When was the last time you touched your Yellow Pages? I can remember the last time I saw mine. Lauri, my wife, brought it in from the kitchen (where it lives in a drawer) and said, "Can I throw this in recycling? We never use it." And she's right, when was the last time you opened one of these monsters? And, frankly, how do we justify allowing the phone company to drop one off every year if we have a shred of environmental consciousness (okay, I may have taken things a little too far there...).
The bottom line is that when we're looking for a service or a product these days, especially when we know what we're looking for, we go to one place - Google. I was in a meeting last week and this same statement was made and one lady in the back of the room piped up and said, "I still like dogpile." That was one person out of over a hundred and the bottom line is that we all find ourselves in the same place searching these days and that place is the internet.
Most larger businesses are familiar with the importance of Google AdWords for the marketing of their business. They plan, and they tweak, and they plan some more and (along with consistent ongoing management) they develop a means so that when people search for things a link to their company website pops up either on the top or right hand of your computer screen. This is great for the bigger guys with oodles of in-house talent with the technical acumen to accomplish these tasks.
But what happens to the "mom and pop" who are looking for customers to find them for the services they offer? Fortunately there are methods for the little guys to join in on the boon that is the most effective marketing tool that we have today. But before I go further on that let me explain more about why this tool is so important.
Let's say you're a plumbing contractor and you want "good" leads (paying customers) to find you. Typically this involves hundreds of dollars, sometimes per month depending on what you're willing to spend, on Yellow Page ads. But that's not good enough. The radio and TV guys will soon be at your door explaining how important consistency and exposure is and convincing you that another couple of THOUSANDS of dollars each month are required to "get your message out." And as a responsible business owner who wants to be competitive in his or her market you agree and follow through on the marketing plan - of sorts. The problem is that as far as a "plan" goes alot of your effort is pretty much spray-and-pray advertising and, if you're not making any effort to figure out where these leads are coming from, trying to gauge the effectiveness of each campaign is literally impossible. Enter Google AdWords.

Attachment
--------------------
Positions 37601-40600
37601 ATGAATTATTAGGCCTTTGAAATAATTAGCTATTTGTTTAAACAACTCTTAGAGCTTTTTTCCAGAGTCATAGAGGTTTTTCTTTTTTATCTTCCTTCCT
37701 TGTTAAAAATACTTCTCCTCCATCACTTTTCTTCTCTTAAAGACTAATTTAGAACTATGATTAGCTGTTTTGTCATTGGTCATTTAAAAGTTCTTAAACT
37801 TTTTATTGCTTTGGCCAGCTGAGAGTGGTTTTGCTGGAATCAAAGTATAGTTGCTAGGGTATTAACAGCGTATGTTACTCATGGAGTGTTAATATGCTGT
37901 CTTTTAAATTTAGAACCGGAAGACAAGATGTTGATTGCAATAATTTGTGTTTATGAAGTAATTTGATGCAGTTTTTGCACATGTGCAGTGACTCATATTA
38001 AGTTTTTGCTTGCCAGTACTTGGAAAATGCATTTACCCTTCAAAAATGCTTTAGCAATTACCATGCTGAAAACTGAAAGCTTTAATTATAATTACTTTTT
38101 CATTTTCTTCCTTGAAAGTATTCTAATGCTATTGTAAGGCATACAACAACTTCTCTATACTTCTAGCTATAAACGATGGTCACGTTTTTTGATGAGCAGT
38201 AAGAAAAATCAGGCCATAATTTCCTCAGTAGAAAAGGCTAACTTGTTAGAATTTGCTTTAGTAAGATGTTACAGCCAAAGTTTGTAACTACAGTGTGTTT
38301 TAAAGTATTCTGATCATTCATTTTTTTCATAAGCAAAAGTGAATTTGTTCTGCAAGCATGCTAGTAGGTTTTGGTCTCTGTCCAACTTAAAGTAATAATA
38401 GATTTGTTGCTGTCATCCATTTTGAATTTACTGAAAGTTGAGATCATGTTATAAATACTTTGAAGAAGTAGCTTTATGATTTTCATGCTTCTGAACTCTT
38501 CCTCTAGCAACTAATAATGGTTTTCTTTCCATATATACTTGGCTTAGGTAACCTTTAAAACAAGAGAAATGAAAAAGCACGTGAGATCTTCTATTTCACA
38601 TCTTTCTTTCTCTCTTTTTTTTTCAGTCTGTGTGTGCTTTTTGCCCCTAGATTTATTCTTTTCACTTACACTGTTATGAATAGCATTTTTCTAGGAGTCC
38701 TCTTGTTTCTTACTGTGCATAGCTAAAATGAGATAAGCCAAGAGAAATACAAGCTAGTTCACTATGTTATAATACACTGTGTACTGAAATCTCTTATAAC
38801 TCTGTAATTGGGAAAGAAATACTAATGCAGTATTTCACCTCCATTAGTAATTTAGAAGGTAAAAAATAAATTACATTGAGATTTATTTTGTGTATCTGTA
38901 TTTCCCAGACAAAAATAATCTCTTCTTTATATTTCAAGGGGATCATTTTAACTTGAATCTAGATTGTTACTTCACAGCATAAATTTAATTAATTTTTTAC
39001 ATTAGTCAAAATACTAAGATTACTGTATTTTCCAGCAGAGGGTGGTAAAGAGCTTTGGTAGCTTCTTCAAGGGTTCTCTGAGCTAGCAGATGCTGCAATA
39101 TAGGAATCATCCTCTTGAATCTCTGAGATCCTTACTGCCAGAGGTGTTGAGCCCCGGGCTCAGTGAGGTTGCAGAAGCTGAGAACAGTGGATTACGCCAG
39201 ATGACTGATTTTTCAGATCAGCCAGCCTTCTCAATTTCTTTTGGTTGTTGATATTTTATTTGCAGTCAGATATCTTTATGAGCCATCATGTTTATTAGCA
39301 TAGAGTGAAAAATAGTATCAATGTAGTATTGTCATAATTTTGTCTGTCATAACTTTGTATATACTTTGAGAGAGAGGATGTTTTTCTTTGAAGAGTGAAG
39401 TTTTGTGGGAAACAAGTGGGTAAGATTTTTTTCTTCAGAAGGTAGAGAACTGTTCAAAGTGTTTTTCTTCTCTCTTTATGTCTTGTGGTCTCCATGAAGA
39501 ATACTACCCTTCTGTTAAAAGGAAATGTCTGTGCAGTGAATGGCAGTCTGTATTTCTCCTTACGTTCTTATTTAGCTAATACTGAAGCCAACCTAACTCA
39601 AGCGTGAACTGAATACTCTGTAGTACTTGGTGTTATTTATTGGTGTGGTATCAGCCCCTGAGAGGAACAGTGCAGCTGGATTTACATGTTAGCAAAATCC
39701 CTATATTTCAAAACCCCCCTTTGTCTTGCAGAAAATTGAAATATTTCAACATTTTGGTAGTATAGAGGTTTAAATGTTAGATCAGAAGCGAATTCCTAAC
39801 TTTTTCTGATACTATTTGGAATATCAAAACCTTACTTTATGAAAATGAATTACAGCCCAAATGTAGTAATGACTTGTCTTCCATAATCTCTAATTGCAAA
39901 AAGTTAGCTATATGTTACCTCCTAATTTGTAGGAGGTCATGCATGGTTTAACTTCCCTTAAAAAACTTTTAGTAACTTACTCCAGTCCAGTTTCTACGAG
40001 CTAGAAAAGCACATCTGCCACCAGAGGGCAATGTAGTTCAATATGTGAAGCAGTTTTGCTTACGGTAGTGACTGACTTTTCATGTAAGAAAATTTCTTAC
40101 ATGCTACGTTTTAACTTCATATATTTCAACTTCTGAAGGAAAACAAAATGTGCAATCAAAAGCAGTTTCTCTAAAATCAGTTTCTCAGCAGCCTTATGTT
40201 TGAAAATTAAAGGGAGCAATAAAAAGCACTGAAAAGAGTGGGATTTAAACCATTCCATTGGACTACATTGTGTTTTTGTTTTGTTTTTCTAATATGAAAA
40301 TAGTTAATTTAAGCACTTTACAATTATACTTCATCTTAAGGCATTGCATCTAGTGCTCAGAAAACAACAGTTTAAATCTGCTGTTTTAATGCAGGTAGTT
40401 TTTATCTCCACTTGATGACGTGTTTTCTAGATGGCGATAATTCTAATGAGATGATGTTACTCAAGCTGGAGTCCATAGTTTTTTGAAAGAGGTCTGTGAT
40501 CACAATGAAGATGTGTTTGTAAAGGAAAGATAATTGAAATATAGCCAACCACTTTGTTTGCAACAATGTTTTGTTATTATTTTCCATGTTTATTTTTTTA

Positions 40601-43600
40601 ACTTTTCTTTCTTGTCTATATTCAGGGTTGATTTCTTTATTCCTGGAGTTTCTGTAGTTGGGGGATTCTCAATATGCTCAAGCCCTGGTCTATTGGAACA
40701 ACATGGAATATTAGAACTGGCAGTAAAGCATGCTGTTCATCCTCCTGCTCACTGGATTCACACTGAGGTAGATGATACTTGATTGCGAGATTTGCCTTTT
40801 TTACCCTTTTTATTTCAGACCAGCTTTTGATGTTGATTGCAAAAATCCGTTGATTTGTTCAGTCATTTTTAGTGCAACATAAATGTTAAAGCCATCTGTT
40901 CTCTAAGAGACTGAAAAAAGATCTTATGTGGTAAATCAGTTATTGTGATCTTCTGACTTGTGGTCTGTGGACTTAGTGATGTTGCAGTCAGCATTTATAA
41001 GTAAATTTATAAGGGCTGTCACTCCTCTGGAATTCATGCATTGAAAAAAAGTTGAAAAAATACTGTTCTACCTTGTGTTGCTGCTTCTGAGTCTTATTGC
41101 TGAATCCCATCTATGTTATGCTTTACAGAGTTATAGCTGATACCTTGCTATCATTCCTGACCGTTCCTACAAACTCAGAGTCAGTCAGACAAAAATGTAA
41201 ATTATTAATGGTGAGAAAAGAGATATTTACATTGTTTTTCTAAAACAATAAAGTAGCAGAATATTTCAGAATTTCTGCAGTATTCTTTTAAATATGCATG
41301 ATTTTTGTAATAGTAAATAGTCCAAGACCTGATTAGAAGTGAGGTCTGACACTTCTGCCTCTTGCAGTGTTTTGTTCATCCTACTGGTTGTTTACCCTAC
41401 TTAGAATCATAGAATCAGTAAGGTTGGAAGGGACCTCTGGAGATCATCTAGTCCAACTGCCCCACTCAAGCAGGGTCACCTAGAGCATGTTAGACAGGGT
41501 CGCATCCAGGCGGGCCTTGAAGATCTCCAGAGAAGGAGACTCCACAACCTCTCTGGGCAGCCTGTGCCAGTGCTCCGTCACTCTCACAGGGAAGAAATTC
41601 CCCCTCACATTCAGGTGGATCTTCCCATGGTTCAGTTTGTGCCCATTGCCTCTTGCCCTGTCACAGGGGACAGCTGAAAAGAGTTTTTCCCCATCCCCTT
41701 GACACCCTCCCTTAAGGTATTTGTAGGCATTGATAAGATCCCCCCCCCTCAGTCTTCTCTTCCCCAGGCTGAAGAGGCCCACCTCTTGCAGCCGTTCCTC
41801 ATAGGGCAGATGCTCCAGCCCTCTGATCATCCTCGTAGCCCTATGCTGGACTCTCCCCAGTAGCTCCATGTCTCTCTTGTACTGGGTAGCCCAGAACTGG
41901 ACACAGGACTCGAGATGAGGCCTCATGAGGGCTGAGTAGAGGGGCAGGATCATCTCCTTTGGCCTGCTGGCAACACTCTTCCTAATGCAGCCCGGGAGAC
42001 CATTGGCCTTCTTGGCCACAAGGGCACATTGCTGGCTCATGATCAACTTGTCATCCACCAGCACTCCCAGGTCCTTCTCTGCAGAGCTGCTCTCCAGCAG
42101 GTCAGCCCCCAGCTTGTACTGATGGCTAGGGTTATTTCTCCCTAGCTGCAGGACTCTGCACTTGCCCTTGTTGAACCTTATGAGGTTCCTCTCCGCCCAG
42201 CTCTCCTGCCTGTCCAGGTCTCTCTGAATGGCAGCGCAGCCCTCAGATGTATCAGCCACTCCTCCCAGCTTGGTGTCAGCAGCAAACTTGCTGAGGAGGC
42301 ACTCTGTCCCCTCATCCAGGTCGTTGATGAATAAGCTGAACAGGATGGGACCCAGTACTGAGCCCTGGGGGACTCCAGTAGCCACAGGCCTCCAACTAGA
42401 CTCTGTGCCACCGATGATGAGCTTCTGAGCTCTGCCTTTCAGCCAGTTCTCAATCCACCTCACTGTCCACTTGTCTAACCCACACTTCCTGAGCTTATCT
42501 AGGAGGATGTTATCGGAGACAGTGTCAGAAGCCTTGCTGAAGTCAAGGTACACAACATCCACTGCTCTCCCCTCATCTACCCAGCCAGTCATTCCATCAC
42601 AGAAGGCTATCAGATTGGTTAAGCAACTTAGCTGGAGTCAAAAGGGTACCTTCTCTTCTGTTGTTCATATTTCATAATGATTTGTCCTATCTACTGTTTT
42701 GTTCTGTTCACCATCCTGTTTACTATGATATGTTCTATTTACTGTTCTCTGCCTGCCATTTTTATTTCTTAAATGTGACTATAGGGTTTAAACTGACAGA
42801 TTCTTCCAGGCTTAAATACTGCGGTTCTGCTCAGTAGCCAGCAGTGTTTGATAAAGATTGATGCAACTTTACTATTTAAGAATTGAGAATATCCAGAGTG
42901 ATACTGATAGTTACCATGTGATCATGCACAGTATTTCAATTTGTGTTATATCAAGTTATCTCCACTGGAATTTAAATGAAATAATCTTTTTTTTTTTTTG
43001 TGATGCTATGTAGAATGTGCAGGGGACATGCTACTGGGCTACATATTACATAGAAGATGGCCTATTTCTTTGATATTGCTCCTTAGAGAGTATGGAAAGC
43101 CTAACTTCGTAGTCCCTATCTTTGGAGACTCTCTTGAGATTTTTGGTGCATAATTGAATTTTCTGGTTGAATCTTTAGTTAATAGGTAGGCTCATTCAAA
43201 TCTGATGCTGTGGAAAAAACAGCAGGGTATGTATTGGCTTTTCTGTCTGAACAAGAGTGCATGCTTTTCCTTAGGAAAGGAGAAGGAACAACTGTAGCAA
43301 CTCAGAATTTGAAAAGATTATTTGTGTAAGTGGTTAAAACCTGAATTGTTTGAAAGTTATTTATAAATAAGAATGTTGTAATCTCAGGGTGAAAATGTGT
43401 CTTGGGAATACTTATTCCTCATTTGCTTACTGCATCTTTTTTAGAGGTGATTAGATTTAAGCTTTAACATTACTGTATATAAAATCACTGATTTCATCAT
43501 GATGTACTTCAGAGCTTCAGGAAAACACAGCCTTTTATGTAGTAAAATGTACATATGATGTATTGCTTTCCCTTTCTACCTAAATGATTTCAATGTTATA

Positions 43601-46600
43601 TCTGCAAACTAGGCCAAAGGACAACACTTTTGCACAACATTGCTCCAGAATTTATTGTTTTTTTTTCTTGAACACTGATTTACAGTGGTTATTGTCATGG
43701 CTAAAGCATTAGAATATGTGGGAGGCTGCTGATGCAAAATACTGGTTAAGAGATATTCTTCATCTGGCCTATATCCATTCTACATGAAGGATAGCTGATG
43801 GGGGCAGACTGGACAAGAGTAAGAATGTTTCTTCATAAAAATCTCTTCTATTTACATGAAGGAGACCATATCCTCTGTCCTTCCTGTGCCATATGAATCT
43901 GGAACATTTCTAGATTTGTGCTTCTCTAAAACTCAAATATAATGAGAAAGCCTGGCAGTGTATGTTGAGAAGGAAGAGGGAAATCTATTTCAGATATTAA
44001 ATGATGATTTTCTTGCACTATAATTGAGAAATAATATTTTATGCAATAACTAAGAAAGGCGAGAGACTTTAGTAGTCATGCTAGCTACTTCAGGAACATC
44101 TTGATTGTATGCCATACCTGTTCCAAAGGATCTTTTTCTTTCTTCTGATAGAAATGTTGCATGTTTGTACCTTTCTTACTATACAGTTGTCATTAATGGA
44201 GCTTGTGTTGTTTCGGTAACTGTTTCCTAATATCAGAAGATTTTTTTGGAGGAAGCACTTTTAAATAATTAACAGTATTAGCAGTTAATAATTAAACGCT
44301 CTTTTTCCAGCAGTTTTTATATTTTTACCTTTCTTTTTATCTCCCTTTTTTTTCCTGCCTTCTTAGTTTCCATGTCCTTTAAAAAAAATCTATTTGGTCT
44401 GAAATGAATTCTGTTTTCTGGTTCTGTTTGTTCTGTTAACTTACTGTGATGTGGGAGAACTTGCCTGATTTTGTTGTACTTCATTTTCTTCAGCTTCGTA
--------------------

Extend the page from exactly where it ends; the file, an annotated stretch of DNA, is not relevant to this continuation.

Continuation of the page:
Google AdWords is a mechanism for companies to select key search words so, when a customer searches, their company's web address can be clicked on. The great part is that instead of the traditional "just pay us - we'll run the spots" that we're all accustomed to (in radio, TV, print, etc.) you pay ONLY when traffic is driven to your site. Yes, that's right. You pay each time you're visited by a customer that comes from the AdWords mechanism and no more. And, if you have a limited budget and you only want to pay for, say, 100 "clicks" per month you can put stop-gap mechanisms in place to avert any overage charges.
The big question for most small business owners here is, "Listen, I only have so much time in a day. How am I supposed to learn about how to set this up, manage it, and so forth? I just met with a team today that helps manage an AdWords campaign for you from start to finish. These guys ARE small business owners who experimented with several larger internet consulting groups who tried to make their platform a one-size-fits-all for smaller companies like theirs (and failed). With fresh scars from the experience they developed a method so other small business owners could take advantage of these important and valuable tools. Very, very cool.
Well, that's my rant - of sorts. Catch up with me if you want to hear more on this topic and learn how to get in touch with this very forward-thinking team of entrepreneurs/problem solvers.